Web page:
Detention & Guantanamo

Ben Fox on the Situation at Guantanamo

By Benjamin Wittes
Sunday, April 21, 2013, 12:00 PM

Ben Fox of the Associated Press has a particularly good account of the situation at Guantanamo. Because it was posted on Friday, amid the late unpleasantness in Boston, most people undoubtedly missed it---so I thought I would flag it now. It opens:

GUANTANAMO BAY NAVAL BASE, Cuba (AP) — The morning routine started before dawn with a prisoner chanting the Muslim call to prayer through a small opening in the heavy steel door of his cell as soldiers with face shields quietly paced in the dimly lit corridor. The calm did not last long.

Within minutes, troops began rushing about, the words "code yellow" echoing through their handheld radios. The emergency was a prisoner in another cellblock who did not appear to be moving, prompting the urgent call to the medics to come check him, something they have been called upon to do many times in recent weeks, said the Army captain in charge of the maximum-security section of the Guantanamo Bay prison known as Camp 5.

"Recently, it's been happening very frequently," said the captain, whose name the military would not allow to be released for security reasons.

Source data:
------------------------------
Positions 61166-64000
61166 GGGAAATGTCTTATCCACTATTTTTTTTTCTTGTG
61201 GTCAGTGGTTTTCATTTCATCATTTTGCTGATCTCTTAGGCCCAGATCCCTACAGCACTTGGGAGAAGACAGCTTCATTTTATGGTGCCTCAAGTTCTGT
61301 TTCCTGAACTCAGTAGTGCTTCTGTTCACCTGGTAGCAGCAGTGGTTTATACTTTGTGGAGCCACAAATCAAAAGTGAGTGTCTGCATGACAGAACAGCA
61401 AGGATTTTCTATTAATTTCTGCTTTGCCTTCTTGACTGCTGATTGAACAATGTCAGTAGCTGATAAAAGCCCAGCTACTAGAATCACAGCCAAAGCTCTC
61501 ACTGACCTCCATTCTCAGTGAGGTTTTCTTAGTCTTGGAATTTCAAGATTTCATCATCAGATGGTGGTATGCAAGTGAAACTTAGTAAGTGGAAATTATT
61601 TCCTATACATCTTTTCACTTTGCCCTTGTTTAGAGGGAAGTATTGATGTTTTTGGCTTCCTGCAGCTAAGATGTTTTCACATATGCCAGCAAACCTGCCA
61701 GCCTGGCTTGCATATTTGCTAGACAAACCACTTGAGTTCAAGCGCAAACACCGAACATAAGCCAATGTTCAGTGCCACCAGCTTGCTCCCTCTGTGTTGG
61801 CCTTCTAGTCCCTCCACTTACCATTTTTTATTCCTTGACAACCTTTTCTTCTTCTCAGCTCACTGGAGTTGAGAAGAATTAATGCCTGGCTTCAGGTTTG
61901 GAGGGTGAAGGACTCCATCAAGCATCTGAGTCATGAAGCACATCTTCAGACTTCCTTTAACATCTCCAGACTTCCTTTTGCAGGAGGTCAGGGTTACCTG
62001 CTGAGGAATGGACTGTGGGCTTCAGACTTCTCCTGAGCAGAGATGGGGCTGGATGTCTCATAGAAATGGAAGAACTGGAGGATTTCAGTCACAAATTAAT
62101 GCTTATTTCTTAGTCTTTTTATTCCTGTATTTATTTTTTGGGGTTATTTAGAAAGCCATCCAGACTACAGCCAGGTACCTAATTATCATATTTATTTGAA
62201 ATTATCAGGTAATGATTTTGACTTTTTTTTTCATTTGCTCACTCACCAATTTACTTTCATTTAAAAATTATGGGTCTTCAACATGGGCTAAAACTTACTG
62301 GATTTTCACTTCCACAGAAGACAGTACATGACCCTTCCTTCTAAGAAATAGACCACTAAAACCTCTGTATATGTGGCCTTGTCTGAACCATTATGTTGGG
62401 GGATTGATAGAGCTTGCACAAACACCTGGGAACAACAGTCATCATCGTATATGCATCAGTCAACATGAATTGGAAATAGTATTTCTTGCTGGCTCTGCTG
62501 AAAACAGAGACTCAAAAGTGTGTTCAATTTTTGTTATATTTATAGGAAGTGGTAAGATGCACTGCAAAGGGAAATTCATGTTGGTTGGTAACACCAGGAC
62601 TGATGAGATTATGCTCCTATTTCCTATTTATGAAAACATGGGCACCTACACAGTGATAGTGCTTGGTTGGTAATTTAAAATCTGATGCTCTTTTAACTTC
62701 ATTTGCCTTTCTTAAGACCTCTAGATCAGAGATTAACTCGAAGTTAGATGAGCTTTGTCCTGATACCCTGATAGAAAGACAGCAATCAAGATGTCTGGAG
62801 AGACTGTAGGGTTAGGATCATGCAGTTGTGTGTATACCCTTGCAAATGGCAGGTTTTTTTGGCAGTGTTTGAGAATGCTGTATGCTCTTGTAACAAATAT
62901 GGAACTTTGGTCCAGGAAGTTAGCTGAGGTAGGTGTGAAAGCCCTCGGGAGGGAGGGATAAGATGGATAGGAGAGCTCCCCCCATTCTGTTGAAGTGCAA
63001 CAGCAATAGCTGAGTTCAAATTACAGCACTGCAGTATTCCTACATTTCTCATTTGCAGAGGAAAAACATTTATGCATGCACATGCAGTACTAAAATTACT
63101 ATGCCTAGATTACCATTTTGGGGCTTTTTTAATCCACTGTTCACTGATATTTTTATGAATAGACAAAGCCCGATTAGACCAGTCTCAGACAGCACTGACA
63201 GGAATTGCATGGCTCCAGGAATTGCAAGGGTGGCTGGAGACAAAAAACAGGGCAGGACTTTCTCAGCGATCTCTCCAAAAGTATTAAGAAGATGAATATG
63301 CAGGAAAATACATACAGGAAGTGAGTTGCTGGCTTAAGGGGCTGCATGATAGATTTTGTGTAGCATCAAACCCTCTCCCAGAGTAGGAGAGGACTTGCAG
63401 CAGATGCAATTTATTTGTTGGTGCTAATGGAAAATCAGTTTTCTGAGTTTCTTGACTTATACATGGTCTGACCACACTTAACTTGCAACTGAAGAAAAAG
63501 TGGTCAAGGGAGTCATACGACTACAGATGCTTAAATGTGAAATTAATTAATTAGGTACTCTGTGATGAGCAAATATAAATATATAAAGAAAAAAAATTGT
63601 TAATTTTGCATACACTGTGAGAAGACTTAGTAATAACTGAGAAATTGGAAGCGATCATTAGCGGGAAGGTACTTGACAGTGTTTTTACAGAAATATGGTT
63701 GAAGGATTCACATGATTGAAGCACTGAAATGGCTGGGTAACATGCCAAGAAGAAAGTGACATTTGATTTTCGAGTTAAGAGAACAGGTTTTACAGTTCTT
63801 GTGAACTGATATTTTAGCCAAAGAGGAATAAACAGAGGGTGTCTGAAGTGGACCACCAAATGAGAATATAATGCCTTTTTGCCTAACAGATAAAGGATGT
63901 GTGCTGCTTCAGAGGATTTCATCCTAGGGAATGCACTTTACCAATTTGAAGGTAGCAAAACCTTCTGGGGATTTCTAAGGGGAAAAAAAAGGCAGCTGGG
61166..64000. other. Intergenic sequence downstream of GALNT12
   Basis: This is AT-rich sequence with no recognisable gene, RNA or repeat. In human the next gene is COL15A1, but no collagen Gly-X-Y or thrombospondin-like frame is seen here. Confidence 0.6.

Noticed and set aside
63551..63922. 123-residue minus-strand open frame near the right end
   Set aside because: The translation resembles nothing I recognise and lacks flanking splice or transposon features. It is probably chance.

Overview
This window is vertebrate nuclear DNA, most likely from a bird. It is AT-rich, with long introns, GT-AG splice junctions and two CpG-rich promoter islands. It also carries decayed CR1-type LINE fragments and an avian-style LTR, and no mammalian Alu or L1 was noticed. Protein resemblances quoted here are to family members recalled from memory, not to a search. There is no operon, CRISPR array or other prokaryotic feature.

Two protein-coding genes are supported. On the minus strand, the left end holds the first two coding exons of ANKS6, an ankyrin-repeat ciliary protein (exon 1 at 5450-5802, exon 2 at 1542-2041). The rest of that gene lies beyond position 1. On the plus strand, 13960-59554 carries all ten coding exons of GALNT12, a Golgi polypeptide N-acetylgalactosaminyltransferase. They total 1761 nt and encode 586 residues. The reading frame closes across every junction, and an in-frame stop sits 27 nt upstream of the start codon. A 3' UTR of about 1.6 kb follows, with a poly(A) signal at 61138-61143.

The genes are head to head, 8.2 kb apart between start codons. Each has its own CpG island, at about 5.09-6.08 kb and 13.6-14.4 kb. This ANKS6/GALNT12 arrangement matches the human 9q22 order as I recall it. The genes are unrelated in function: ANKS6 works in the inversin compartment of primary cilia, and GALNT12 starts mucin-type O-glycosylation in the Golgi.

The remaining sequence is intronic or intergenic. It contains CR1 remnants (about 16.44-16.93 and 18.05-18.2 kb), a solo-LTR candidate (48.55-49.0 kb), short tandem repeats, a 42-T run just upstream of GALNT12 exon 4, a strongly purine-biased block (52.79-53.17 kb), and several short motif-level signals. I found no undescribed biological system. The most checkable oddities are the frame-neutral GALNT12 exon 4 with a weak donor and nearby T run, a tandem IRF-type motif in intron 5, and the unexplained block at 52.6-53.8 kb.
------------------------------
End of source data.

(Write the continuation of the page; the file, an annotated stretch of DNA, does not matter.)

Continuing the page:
Officials later said the man who sparked the alarm Thursday was OK, merely faint and dizzy, and he did not have to be hospitalized as others have had amid a weeks-old hunger strike at the prison. Still, it was an illustration of just how tense Guantanamo has become of late, with more than a third of prisoners refusing to eat and nearly everyone locked down for most of the day since a violent clash with guards on- April 13. At least two detainees have tried to kill themselves since that confrontation between guards in riot gear and prisoners with broomsticks and metal bars.

Prison officials opened the prison to journalists from The Associated Press and three other news organizations this week, portraying the atmosphere as tense but under control at this detention center that has been open for 11 years and now holds 166 men, most without charge.